Telemedicine's rapid growth means more physicians will need to learn a proper “webside manner” so their patients will feel comfortable during virtual visits.
Leading consulting firms and a growing list of niche advisers are competing aggressively to help major insurers use big data to identify high-risk patients and manage their costs.
Some consulting firms pitching insurers are emphasizing their unique ability to identify customers who won't cost very much.
Most physicians are expected to opt for the Merit-based Incentive Payment System, known as MIPS, rather than assume the downside risk of alternative payment models.
Activist investors in for-profit healthcare firms want seasoned leaders—often drawn from the ranks of former leaders of not-for-profit healthcare systems—to sit on their boards and help those firms navigate today's fast-changing reimbursement environment.
Despite a growing body of research that shows staying in bed can be harmful to seniors, many hospitals still don't put a high priority on making them walk. But at UAB Hospital-Highland's 26-bed geriatric unit, patients are encouraged to start moving as soon as they arrive.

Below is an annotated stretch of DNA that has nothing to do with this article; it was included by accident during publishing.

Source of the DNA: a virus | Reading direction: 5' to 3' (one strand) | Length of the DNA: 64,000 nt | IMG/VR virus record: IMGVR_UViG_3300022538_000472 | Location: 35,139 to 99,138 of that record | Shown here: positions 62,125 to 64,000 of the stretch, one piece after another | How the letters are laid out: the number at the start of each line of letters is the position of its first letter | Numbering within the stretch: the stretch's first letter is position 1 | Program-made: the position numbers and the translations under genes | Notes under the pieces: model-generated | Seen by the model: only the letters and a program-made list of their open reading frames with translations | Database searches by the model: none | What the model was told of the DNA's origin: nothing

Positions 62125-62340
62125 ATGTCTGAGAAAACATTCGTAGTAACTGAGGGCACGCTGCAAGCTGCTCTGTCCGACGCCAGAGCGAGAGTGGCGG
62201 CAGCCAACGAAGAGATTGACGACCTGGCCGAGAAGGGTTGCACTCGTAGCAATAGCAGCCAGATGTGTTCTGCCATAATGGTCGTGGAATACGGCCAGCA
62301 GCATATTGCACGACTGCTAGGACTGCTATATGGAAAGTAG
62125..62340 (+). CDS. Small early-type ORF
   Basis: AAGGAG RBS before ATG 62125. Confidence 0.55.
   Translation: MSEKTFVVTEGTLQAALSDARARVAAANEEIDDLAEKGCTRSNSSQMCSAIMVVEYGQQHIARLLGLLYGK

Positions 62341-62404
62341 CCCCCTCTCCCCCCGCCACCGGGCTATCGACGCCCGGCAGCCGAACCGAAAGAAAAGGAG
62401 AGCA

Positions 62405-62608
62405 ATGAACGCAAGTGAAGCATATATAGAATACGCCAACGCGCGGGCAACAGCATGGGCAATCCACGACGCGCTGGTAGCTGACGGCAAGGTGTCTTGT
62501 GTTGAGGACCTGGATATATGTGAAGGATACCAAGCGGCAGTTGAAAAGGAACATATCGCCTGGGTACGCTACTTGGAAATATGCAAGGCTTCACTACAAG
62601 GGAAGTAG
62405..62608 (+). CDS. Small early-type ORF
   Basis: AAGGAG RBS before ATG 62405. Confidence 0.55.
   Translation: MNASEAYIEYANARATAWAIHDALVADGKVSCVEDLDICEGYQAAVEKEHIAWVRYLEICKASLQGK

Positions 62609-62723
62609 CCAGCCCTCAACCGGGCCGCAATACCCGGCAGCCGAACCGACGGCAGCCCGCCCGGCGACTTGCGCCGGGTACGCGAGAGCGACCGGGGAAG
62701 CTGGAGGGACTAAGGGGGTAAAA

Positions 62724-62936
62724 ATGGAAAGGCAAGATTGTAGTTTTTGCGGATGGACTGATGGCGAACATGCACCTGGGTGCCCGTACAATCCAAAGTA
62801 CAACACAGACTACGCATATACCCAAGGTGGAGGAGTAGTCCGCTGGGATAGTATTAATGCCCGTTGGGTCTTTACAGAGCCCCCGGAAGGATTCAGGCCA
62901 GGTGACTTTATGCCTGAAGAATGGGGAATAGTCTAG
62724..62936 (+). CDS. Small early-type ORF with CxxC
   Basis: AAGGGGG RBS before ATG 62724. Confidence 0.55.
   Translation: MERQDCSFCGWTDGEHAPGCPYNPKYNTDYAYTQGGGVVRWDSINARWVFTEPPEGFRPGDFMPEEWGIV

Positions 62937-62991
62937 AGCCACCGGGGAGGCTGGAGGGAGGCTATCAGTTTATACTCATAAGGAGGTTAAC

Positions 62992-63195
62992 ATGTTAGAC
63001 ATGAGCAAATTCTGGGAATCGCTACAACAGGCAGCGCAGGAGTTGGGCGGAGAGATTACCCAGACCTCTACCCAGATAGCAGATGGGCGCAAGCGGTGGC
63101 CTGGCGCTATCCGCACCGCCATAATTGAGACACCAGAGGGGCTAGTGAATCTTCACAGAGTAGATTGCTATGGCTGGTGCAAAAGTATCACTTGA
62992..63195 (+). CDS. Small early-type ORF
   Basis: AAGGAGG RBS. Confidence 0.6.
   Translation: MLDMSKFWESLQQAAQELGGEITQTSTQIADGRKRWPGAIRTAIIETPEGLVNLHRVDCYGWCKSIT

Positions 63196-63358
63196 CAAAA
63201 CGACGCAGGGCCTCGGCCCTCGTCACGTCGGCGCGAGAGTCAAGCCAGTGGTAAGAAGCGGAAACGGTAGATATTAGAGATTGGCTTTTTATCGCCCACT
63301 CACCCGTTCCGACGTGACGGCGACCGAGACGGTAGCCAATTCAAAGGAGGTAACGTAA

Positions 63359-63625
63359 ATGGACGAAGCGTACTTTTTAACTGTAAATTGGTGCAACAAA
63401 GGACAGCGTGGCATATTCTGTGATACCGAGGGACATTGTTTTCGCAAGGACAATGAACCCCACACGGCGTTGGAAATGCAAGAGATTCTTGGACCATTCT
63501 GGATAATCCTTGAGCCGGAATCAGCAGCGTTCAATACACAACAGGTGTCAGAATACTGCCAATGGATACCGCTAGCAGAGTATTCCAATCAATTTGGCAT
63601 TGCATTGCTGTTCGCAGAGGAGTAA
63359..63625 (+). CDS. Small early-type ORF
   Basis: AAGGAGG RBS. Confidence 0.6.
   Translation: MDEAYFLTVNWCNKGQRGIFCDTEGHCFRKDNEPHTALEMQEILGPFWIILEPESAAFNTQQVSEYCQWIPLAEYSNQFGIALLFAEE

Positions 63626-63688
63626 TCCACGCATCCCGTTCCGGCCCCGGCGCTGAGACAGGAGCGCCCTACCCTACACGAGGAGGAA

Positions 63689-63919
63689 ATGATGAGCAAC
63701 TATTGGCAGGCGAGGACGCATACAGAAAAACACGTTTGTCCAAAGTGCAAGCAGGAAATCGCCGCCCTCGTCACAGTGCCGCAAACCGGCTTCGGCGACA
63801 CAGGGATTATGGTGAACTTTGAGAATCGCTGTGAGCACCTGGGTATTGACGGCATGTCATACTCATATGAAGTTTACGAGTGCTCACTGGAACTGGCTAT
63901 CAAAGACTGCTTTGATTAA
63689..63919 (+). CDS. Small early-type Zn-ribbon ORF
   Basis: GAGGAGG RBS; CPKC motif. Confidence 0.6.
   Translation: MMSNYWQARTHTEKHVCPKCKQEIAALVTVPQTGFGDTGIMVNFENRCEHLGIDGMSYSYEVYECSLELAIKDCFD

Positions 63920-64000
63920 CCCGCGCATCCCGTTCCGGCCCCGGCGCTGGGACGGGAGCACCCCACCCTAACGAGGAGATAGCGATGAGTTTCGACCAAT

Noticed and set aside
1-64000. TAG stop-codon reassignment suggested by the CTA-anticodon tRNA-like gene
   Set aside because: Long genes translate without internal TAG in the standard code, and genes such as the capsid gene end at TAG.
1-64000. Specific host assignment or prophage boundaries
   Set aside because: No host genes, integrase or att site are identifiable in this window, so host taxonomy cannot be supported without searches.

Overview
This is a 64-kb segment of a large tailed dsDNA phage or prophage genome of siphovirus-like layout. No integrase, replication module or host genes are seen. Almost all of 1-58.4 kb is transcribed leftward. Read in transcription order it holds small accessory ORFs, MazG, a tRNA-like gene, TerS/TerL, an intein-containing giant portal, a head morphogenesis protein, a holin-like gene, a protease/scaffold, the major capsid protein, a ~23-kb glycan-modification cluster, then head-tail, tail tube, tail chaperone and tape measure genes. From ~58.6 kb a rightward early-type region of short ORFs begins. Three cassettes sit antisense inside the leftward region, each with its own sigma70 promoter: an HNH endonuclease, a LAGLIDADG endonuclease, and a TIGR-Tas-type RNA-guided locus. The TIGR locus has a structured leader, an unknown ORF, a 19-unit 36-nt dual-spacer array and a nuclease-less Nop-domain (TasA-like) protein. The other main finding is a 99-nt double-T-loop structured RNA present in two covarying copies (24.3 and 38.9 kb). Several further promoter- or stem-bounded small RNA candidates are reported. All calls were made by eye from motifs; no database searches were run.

Modern Healthcare's 36th annual Executive Compensation Survey finds that as executives' compensation continues to soar, more is coming from performance-based payment models that aren't just linked to individual efforts and outcomes, but also the efforts of their organizations.
While there have been gains in recruiting minority nurses, it has not kept pace with the growing demand for culturally competent care.
A number of insurers, pharmacy benefit managers and technology companies are developing smartphone and computer apps to provide accurate drug-pricing information for patients and physicians.
Over the past few years, at every opportunity, Federation of American Hospitals president Chip Kahn has taken time for his passion, street photography.
This is not a time for procrastinators as Medicare physician reimbursement undergoes its biggest change since its launch in 1965.
The November elections surely won't end the nonstop, eight-year political war over the shape of the U.S. healthcare system. But the ballot results likely will determine whether the changes driven by the ACA continue in the same direction or the system returns to its previous, less-regulated form.